Snyder’s Jazz are among the poster boys for a growing contrary line of thinking. They’re currently in their second straight year as the league’s slowest team by offensive time per possession (stats exclude Wednesday’s games), mostly by design. Utah’s best players don’t necessarily fit with a full-speed-ahead philosophy, and Snyder isn’t about to pigeonhole them into a style just to conform to a league trend.

The idea that slower teams are less efficient (and vice versa) may have been born of positive intentions, but doesn’t reflect reality. Three of the league’s 10 slowest groups by traditional pace statistics (Cleveland, New Orleans, Chicago) were also top-10 per-possession offenses last season – the same number of top-10 teams by pace that were nonetheless bottom-10 offenses. Some teams are stretching themselves thin trying to copy a speedier model, where others have realized that doing so could compromise their identity on both ends of the court.

To some reading tea leaves, this is more than push back against a trend: it’s a basis around which to build a roster that can neuter a Warriors team many fear won’t have a true peer to keep things competitive. Smart front offices haven’t forgotten the way the Cavs leveled the playing field last June, even if they didn’t have enough talent to get them over the top.

Monday night’s wild finish in Salt Lake City was another near miss, but was the latest example of the way a disciplined team can lower the sample over which the Warriors’ talent gap begins to show through. Their win over the Jazz was by far the fewest possessions played in a game featuring the Warriors this year, per basketball-reference.com, and it’s not a coincidence that it was also the closest the Dubs have come to actually losing. That Golden State won while shooting nearly 50 percent from deep and winning the rebounding battle handily (neither of which are certainties on a nightly basis, particularly the latter against a huge group like Utah) further showcased the effectiveness of the approach.

Just like the other end of the spectrum, not everyone has the personnel to play this way. Utah’s length and defensive prowess on the perimeter is relatively unique, at least among teams for whom those same guys can play viable and efficient offensive roles simultaneously. They’re one of the best rebounding teams in the league, a true necessity within this sort of grinding approach. Their discipline defensively, something Snyder has worked incredibly hard to institute, also isn’t commonplace.

They aren’t the only ones choosing the road less traveled, though. The San Antonio Spurs, long the innovator whom the rest of the pack follows, are moving in the same direction. They got bigger over the summer by pairing LaMarcus Aldridge with Tim Duncan (along with adding David West to their frontcourt), and have gone from middle of the pack last year to the league’s fourth-slowest team for isolated offensive pace as they’ve leaned more heavily on the post game offensively. They’ve long been known for punting the offensive glass in favor of transition defense, ranking bottom-10 for offensive rebound “chase percentage” each of the last two years the data was available, per Nylon Calculus. A combination of these factors and personnel has them first overall in the league defensively as they transition yet again into a new identity.

Others are in the same ballpark. The Cavs are sticking with what worked last year, again among the 10 slowest teams for offensive initiation. The Grizzlies, Toronto Raptors and Miami HEAT are all in a similar boat and finding success. Each of these five team, with the exception of Memphis, currently sits in the league’s top 10 for per-possession net rating.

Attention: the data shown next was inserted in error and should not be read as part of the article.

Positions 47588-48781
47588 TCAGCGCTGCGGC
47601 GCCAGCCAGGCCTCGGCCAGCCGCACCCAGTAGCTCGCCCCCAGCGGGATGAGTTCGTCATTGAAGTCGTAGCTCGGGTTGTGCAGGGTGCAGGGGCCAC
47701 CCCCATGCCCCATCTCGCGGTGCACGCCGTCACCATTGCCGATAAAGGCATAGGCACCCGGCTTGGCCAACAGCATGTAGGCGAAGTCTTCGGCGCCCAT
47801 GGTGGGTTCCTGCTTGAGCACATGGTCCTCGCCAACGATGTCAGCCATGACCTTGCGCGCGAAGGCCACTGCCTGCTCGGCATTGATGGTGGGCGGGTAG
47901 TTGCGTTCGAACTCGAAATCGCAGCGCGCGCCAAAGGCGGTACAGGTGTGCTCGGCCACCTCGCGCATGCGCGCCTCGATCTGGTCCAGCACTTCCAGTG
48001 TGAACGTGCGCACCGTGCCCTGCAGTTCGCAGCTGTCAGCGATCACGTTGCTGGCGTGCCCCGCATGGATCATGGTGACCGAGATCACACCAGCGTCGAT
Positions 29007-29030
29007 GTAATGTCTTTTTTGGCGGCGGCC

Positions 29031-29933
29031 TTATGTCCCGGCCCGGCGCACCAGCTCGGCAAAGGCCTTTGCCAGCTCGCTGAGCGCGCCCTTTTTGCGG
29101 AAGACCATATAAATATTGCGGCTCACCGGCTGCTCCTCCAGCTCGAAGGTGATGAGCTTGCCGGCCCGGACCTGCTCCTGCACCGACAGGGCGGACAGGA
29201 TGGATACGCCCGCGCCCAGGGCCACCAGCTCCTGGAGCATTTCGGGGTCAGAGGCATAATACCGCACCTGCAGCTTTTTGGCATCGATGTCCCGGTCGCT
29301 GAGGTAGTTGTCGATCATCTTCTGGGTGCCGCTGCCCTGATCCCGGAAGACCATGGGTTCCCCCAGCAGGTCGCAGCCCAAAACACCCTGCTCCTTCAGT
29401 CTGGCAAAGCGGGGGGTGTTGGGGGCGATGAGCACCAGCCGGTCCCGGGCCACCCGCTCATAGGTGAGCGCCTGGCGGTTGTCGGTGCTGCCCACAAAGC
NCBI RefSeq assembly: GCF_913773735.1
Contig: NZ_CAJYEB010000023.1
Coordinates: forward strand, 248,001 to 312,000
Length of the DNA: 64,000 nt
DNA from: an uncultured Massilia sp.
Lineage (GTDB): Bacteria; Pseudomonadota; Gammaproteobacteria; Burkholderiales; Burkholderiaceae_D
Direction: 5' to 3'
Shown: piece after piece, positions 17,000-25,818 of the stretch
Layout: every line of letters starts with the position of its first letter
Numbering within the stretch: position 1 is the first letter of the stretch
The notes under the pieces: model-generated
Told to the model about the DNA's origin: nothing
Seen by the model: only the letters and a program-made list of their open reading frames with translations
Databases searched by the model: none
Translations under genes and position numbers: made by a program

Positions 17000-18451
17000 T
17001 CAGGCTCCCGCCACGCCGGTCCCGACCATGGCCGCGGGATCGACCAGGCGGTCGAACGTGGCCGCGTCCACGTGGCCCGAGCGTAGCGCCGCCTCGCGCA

The ideology may be even more logical as a head-on strategy if and when these teams encounter the defending champs. There’s rampant speculation that San Antonio’s seeming reversion back to the post-heavy days of old is aimed directly at countering the Dubs come playoff time, and while Utah’s own development is largely personnel-driven (much of which is from a previous regime), many consider their template the only one with a real shot to dethrone the Warriors even if their skill level isn’t where it needs to be yet.

It makes sense, right? Buster Douglas didn’t become a poster boy for upsets in all sports by going toe-to-toe and trading haymakers with Mike Tyson; he did it by dragging things out and putting Iron Mike in a situation in which he wasn’t comfortable. The Warriors have the personnel to virtually guarantee they’ll be the best at their brand of run-and-gun basketball for years to come, so why should teams with other strengths be in a rush to play them at their game? Why not slow things down, up the variance within a given game and shorten the field as much as possible?

There’s only so far this can go, of course. The shooting revolution in the NBA is very real, and supported by some very simple arithmetic that other factors can only bend so far. Reality might simply be that while an opposing style can close the gap, a good shooting night from the Dubs has no counter that’s strong enough to overcome it consistently in the current league. Teams have to try, though, and pace of play could be the next frontier.

Ben Dowsett is a Deputy Editor and in-depth basketball analyst based in Salt Lake City. He covers the Jazz on a credentialed basis for Basketball Insiders, and has previously appeared in the Sports Illustrated and TrueHoop Networks. He can be found on Twitter at @Ben_Dowsett.

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NBA Daily: The Stretch Run — The Lottery Version

Most of the next six weeks will be spent focusing on the race for the West’s No. 8 seed, but don’t lose track of the annual plummet to the bottom while attention is diverted elsewhere.

Douglas Farmer

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Despite every vague description of the 2020 draft class as weak, despite the NBA flattening the lottery odds a year ago, despite the competitive instincts genuinely within each roster throughout the league, tanking in the final months of the season is inevitable.